The Dangerous Land of Noone: El Camino del Cid

Welcome to El Camino del Cid, an exciting journey through the Middle Ages following the footprint of the great knight El Cid, of whom we bring you a brief overview.

Atienza, Guadalajara and Medinaceli were, until the beginning of the 11th century, enclaves of great military importance for the Muslims. There were in charge of defending the frontier and providing protection of their people against the Christians knights. Between the years 1085 and 1104 they succumbed to the Castilian offensive but never lost their border character, becoming scenarios of conflict between two neighboring Christian Kingdoms: Aragon and Castile. Proof of this conflictive past are the numerous castles, fortresses and watchtowers from Muslim and Christian origin. To make our cultural tourist itinerary, we will follow the plot of the Cantar del Mío Cid, written up at the beginning of the 13th century, one hundred years after the death of Rodrigo Díaz (called El Cid). He became famous when he was exiled in 1086 by Alfonso VI and who later died in 1099 as Prince of Valencia.


Jadraque Castle

El Cid was a very famous knight expelled ─with all his troops─ from Castile by his King. On the ninth day of his exile, he crossed the border between the Christian kingdom and the Muslim kingdom of Toledo during the middle of the night. After evading the fortress of Atienza, the exiles in urgent need of food took over a fortified town called as Castejón de Henares or Jadraque (do not forget to try in either town their lamb roasts). At this point, we recommend you visit the Barranco del Rio Dulce Natural Park, a rocky gorge of magnificent beauty that begins in the tiny village of Aragosa, crosses Cabrera and ends in Peregrina. There you will find the Peregrina castle (built in the 12th century). Situated in a spectacular place, the village was once an important trading post under the protection of the castle. It preserves the medieval structure of its streets and the small Romanesque church.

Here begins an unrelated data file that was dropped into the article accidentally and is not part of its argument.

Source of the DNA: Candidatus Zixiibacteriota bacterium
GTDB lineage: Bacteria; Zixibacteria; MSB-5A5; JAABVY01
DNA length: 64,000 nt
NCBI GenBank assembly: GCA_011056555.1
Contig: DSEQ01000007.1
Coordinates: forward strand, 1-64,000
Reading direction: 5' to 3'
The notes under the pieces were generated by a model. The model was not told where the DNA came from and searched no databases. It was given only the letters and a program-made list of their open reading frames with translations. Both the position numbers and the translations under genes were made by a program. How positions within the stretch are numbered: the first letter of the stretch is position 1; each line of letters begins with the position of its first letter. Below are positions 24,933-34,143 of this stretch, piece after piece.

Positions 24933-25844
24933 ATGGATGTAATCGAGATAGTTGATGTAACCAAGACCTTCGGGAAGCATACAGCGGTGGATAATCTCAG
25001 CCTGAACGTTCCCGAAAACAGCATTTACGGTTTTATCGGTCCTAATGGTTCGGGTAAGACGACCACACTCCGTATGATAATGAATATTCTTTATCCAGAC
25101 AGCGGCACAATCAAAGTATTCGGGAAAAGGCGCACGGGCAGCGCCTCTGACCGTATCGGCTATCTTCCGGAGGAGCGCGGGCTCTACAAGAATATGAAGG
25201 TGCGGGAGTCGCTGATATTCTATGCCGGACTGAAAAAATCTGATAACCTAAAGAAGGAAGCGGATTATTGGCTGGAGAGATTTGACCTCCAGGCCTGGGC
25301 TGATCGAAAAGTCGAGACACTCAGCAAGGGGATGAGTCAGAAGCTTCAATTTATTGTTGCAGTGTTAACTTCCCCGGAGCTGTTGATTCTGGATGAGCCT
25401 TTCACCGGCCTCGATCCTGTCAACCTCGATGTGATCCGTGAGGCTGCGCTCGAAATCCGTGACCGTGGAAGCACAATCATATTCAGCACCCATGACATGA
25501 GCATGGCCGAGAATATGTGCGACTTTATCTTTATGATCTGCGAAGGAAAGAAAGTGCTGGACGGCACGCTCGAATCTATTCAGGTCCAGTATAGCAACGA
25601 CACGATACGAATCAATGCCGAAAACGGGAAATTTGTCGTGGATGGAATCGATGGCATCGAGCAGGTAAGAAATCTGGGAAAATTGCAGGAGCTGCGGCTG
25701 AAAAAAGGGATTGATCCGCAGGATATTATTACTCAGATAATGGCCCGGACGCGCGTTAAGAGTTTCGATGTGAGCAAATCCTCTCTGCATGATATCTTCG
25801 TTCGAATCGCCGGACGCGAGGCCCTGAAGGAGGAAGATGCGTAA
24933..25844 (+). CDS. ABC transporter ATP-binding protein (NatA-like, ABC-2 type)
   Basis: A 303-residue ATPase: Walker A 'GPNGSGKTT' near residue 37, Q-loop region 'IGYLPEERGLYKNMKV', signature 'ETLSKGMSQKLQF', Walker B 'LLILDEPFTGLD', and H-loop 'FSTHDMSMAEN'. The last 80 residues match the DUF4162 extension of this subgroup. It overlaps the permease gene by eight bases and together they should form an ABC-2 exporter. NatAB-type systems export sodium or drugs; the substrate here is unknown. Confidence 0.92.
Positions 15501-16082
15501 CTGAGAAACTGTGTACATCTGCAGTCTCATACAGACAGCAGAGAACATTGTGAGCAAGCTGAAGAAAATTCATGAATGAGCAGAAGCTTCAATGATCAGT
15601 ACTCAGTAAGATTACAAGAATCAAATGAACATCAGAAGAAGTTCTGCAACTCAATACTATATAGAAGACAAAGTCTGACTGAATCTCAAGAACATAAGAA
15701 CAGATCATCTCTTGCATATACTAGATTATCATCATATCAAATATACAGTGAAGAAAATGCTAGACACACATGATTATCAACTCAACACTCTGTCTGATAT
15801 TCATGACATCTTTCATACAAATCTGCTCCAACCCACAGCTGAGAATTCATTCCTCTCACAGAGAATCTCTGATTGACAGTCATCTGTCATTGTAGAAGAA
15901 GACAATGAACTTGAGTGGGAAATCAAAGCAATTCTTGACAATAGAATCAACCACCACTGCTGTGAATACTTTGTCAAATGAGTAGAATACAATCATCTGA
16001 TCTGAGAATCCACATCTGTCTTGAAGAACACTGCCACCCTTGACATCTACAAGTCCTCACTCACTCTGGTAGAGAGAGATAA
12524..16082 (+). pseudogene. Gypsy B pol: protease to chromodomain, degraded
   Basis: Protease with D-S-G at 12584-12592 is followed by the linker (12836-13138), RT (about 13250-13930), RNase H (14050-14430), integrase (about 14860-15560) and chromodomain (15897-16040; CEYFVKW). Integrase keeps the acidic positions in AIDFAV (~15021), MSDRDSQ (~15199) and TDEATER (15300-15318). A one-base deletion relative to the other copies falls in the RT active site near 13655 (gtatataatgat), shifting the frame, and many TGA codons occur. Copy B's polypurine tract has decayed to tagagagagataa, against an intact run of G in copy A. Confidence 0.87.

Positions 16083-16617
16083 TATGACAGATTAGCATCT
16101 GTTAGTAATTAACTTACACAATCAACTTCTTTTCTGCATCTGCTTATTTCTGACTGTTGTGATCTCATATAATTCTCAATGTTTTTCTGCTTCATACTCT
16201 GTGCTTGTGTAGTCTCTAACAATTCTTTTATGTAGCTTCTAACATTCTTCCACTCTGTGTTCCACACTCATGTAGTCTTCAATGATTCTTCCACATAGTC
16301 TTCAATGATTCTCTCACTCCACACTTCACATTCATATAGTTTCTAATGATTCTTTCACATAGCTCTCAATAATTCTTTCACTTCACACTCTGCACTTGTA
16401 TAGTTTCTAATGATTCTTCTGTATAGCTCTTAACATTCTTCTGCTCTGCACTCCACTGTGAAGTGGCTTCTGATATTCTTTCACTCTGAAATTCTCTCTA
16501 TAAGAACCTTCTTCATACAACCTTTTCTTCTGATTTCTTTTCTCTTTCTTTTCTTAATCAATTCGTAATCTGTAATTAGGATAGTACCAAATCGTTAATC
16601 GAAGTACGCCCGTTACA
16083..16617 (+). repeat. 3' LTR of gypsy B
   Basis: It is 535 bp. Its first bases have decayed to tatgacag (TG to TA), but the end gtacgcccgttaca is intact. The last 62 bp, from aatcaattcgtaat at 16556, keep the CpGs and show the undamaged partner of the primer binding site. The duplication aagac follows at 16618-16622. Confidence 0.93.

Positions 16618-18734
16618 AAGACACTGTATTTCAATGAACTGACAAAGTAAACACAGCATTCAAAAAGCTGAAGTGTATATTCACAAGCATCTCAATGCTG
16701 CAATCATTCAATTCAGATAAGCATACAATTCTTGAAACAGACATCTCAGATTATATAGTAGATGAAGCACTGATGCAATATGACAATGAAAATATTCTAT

Pelegrina Castle

At the same time the lieutenant of the Cid ─Alvar Fañez─ went with 200 knights to plunder the Valley of Henares passing through the fortresses of Hita and Guadalajara. From Castejón the warriors crossed inhospitable territories into the Valley of Jalón. The Muslim towns dedicated to agriculture were forced to feed the troops of El Cid. They passed through the fortified Medinaceli. On the sixteenth day, El Cid camped in front of the walls of Alcocer, very close to Ateca; it took them three months to conquer it. At full speed, a Muslim army arrived from Valencia to confront El Cid; being defeated in a very bloody battle, narrated by el Cantar. The muslims were persecuted until Terrer and Calatayud ─good place to eat ternasco (lamb) or some lovely chickpeas with conger─. With this victory the Cid increased his fame and wealth to continue his travel to Valencia.

Camino del Cid, route

About the author